European rail operator adopts sensors to track assets

A European rail operator is using sensors and blockchain to track its cars. ( Photo: Shutterstock )

Zurich-based tech company Nexiot has inked a deal with German firm VTG Aktiengesellshaft to enhance the company’s train tracking sensors, The Handy Shipping Guide reports. The companies hope to improve the way VTG’s 80,000 railcars assets are tracked by applying blockchain technology.

The sensors will also be applied to shipping containers and similar assets to track updates related to mileage spanned, borders crossed and events relevant to delays that a shipment might encounter mid-transit. Any of these elements will trigger Nexiot’s self-sustaining sensors, documenting information sent out as messages to the distributed database every 5 minutes.

Nexiot’s Director of Marketing and Sales, Daniel MacGregor, described these enhancements as a way to “build transparency, trust and legal compliance to our management solution, as the data records are legally binding.” These sensors were already deployed as of January 2018, gathering a total of more than 100 million data points in that month alone.

The blockchain technology infused in these sensors improved data collected by adding a date-and-time stamp. With the date and time stamped in the transaction, it added credibility to the proof of third party quality and proof of service delivery metrics.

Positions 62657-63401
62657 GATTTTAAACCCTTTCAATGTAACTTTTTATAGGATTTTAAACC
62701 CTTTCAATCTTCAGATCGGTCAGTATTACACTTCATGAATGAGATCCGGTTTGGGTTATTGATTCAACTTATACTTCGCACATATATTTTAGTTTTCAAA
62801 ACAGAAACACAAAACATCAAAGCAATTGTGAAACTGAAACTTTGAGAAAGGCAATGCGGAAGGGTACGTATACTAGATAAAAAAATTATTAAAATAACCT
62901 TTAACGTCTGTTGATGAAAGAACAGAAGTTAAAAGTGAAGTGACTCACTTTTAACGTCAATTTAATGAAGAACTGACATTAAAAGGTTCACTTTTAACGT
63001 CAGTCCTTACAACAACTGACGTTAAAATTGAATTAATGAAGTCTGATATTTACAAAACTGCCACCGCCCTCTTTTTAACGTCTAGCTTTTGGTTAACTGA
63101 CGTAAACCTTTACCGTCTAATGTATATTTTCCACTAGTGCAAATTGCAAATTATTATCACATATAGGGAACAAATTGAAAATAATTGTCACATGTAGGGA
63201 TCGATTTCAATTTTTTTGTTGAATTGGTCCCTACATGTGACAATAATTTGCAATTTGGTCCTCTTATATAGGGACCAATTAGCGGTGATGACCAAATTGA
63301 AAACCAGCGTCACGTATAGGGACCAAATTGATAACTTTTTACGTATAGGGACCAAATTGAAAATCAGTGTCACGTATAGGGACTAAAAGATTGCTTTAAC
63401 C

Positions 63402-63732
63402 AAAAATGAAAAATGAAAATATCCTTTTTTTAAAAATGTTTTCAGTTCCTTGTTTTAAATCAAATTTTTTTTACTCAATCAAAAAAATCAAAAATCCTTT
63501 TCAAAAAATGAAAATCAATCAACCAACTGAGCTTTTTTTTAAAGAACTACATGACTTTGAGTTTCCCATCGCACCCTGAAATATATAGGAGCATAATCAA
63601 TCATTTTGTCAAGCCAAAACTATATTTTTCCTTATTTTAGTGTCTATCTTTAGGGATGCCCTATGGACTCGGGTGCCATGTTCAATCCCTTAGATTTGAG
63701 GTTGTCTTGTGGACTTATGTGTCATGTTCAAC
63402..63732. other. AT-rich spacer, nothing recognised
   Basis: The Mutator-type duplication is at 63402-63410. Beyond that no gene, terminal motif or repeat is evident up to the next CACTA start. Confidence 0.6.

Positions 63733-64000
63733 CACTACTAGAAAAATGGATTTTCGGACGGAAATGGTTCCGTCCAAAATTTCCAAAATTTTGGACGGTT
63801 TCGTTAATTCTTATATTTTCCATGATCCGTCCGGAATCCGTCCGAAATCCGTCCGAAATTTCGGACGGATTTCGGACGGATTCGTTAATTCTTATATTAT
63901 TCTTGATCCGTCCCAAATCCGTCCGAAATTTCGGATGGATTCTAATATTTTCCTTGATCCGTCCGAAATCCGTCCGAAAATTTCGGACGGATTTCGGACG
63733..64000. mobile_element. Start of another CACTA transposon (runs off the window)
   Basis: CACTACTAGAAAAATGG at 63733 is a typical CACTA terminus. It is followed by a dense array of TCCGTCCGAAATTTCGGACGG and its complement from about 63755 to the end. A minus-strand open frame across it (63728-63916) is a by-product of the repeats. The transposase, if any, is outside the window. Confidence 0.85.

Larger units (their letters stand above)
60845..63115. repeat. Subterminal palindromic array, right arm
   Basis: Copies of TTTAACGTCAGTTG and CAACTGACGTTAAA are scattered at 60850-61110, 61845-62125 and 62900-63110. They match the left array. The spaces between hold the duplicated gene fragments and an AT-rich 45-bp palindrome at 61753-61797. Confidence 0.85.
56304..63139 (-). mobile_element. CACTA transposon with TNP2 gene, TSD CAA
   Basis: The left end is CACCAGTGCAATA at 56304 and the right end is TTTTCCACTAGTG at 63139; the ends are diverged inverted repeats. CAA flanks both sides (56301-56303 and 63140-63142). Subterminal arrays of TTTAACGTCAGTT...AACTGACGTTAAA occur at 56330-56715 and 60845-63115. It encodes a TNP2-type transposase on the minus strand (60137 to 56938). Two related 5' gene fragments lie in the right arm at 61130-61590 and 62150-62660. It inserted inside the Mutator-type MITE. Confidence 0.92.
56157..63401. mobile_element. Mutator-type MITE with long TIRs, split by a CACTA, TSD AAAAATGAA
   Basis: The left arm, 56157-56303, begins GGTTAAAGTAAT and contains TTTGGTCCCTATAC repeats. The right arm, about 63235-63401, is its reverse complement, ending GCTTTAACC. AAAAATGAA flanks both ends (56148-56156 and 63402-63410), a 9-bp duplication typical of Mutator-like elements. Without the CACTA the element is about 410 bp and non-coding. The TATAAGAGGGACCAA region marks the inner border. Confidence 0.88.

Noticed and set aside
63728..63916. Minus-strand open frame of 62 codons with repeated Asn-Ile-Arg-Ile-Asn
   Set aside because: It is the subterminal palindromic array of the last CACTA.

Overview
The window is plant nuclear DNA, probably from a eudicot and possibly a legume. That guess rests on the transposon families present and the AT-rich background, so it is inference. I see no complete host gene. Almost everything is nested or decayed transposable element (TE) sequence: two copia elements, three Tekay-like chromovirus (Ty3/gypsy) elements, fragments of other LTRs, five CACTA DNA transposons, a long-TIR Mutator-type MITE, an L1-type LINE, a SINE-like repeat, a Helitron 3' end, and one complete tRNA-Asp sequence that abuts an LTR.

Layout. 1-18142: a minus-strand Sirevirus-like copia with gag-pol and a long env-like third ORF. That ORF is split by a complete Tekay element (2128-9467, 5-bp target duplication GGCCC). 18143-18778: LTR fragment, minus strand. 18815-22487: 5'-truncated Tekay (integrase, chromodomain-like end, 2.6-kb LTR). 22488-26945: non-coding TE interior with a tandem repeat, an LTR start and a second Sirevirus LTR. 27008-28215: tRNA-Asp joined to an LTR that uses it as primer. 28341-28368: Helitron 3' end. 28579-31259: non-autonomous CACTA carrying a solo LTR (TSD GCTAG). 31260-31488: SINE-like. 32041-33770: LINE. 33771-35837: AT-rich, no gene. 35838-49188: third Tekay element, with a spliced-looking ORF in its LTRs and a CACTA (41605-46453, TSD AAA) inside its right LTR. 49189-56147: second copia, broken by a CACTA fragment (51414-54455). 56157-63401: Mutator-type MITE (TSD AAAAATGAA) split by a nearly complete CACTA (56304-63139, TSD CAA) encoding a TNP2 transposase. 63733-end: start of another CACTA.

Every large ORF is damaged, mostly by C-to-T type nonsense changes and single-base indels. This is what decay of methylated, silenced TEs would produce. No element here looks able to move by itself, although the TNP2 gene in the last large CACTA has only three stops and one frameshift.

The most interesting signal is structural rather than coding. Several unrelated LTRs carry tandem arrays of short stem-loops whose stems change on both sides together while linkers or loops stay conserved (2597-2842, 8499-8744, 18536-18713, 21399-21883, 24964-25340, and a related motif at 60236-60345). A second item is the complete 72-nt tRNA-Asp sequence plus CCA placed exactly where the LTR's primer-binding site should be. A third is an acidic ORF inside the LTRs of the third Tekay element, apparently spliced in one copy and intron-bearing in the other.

MacGregor added, “This blockchain technology also opens the door to the introduction of Smart Digital Contracts. Our sensors have already established a new level of accuracy for contract stipulations of location and location-based events.”

Based on the impressive volume of data gathered for the first month of 2018, MacGregor is optimistic moving forward. “By 2019, it is estimated that 20% of all IoT deployments will have basic levels of blockchain services and this development promises to deliver a long overdue layer of services to enhance quality in logistics. The technology builds trust by preventing manipulation of records of historical events, reduces costs, information silos, overheads, and unnecessary middlemen, and accelerates transaction executions to near real-time instead of days and weeks.”

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